What does workers' compensation not cover?
Workers' compensation insurance doesn't cover any accident that may have occurred outside the job. Also, if one of your employees gets hurt because he or she started a fight, violated company policy, or got hurt while committing a crime, they are generally not covered under workers' compensation insurance.
How much does it cost to get workers' compensation insurance?
The cost of a workers’ compensation insurance plan depends largely on a handful of factors, including the total annual payroll for all employees, and what type of job they perform.. An experience modifier is a number assigned to your business that consists of a comparison of your company's loss experience with other businesses in your industry. Businesses with a favorable experience modifier tend to have lower premiums than those who have a below average experience modifier.
Most states classify employees according to the class codes established by the National Council on Compensation Insurance (NCCI). This organization monitors statistical data to determine what types of jobs are most at risk for injuries and what rates should be charged for each job classification. For example, the workers' compensation premiums associated with a clerical worker will be much lower than for employees who work in construction or another manual labor job that puts them at higher risk for serious injury.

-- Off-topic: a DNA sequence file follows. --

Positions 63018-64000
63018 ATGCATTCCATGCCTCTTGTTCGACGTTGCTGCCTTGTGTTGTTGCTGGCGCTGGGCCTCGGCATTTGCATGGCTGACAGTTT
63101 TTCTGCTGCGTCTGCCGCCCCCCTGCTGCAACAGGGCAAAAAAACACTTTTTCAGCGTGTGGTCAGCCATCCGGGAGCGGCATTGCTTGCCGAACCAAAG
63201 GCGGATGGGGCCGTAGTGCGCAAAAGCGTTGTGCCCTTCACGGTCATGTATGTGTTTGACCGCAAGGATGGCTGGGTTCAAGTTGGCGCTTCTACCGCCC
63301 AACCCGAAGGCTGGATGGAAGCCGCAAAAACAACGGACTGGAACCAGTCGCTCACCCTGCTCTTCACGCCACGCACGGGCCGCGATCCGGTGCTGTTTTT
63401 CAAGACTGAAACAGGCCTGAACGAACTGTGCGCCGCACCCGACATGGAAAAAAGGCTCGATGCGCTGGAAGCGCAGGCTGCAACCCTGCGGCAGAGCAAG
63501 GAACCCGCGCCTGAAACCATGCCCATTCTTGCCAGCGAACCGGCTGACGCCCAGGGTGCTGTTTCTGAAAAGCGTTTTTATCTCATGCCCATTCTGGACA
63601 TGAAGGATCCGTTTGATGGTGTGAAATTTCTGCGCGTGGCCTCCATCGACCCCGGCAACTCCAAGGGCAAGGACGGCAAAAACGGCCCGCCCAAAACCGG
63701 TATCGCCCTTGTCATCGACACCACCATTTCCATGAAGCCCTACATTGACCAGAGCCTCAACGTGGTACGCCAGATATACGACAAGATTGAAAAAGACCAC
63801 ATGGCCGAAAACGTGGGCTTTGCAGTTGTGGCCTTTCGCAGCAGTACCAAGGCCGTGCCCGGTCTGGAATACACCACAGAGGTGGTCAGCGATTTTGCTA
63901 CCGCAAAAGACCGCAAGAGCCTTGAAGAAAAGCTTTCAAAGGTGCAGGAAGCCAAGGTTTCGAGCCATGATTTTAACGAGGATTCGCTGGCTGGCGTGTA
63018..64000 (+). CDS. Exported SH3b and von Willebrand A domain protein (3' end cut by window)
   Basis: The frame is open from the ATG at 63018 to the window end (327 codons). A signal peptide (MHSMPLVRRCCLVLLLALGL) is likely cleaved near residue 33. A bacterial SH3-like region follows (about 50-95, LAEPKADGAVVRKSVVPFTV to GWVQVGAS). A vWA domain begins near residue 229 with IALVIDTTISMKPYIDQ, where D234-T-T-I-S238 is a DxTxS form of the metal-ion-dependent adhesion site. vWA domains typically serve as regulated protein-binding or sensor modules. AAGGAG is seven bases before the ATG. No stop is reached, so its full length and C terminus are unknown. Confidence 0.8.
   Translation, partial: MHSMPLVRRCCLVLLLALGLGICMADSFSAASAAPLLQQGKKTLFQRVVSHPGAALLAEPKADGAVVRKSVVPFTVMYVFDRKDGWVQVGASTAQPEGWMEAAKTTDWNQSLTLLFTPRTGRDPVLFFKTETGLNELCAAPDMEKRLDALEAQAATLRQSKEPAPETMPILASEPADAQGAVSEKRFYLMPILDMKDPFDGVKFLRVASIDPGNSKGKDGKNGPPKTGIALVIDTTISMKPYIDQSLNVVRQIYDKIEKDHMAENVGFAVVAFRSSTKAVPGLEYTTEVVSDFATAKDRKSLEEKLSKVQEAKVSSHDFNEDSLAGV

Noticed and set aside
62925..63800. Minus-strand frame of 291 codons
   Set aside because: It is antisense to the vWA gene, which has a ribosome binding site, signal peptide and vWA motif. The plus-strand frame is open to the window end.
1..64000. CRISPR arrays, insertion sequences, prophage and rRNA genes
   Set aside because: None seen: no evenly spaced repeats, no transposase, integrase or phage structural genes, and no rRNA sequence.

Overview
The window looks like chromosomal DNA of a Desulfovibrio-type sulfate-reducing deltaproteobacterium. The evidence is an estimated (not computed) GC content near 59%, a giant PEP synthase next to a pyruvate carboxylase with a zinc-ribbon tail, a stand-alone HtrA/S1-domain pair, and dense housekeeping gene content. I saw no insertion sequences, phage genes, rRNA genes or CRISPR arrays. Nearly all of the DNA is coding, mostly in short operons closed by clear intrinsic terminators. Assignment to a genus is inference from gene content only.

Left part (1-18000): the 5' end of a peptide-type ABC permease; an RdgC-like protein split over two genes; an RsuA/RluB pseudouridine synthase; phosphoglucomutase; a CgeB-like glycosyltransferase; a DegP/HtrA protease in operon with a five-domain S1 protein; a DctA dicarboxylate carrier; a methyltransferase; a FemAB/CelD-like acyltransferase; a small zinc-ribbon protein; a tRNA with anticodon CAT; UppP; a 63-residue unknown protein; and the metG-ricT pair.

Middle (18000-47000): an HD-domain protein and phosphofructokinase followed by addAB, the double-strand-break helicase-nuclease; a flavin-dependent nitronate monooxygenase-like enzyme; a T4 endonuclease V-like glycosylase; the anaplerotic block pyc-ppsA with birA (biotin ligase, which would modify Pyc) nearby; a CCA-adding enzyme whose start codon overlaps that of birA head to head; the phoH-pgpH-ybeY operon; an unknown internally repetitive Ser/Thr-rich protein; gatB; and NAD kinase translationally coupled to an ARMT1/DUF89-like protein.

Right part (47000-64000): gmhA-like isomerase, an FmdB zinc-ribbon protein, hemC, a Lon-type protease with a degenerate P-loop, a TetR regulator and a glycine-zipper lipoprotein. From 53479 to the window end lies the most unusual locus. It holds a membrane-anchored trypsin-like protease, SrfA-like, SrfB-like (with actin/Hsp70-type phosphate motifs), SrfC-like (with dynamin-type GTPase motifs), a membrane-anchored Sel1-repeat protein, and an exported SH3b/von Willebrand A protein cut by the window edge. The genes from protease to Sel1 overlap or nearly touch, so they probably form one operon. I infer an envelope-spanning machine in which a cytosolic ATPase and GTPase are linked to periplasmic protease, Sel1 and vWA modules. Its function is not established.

Not having workers' compensation insurance can lead to serious trouble for your business, including hefty fines and the potential for employee-led lawsuits.
Insurance sold and serviced by Paychex Insurance Agency, Inc., 150 Sawgrass Drive, Rochester, NY 14620. CA License 0C28207. The Paychex Insurance Agency Workers' Compensation Payment Service is available in all states except Alaska, Hawaii, North Dakota, Ohio, Washington, and Wyoming.
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This website contains articles posted for informational and educational value. SurePayroll is not responsible for information contained within any of these materials. Any opinions expressed within materials are not necessarily the opinion of, or supported by, SurePayroll. The information in these materials should not be considered legal or accounting advice, and it should not substitute for legal, accounting, and other professional advice where the facts and circumstances warrant. If you require legal or accounting advice or need other professional assistance, you should always consult your licensed attorney, accountant or other tax professional to discuss your particular facts, circumstances and business needs.